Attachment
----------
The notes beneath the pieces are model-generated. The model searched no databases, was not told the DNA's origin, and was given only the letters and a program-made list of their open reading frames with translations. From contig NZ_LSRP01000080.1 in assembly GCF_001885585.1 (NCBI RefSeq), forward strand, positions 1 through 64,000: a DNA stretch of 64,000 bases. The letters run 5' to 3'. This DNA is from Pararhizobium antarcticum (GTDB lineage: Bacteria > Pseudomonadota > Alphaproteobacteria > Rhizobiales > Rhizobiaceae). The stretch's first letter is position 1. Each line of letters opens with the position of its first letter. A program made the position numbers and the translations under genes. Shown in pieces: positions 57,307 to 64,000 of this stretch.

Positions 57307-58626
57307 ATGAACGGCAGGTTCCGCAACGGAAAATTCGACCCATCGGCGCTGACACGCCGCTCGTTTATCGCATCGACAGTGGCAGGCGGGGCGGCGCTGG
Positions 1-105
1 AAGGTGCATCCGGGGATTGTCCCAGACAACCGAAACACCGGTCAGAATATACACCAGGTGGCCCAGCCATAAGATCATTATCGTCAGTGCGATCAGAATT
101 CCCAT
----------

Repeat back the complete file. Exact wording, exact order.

The notes beneath the pieces are model-generated. The model searched no databases, was not told the DNA's origin, and was given only the letters and a program-made list of their open reading frames with translations. From contig NZ_LSRP01000080.1 in assembly GCF_001885585.1 (NCBI RefSeq), forward strand, positions 1 through 64,000: a DNA stretch of 64,000 bases. The letters run 5' to 3'. This DNA is from Pararhizobium antarcticum (GTDB lineage: Bacteria > Pseudomonadota > Alphaproteobacteria > Rhizobiales > Rhizobiaceae). The stretch's first letter is position 1. Each line of letters opens with the position of its first letter. A program made the position numbers and the translations under genes. Shown in pieces: positions 57,307 to 64,000 of this stretch.

Positions 57307-58626
57307 ATGAACGGCAGGTTCCGCAACGGAAAATTCGACCCATCGGCGCTGACACGCCGCTCGTTTATCGCATCGACAGTGGCAGGCGGGGCGGCGCTGG
Positions 1-105
1 AAGGTGCATCCGGGGATTGTCCCAGACAACCGAAACACCGGTCAGAATATACACCAGGTGGCCCAGCCATAAGATCATTATCGTCAGTGCGATCAGAATT
101 CCCAT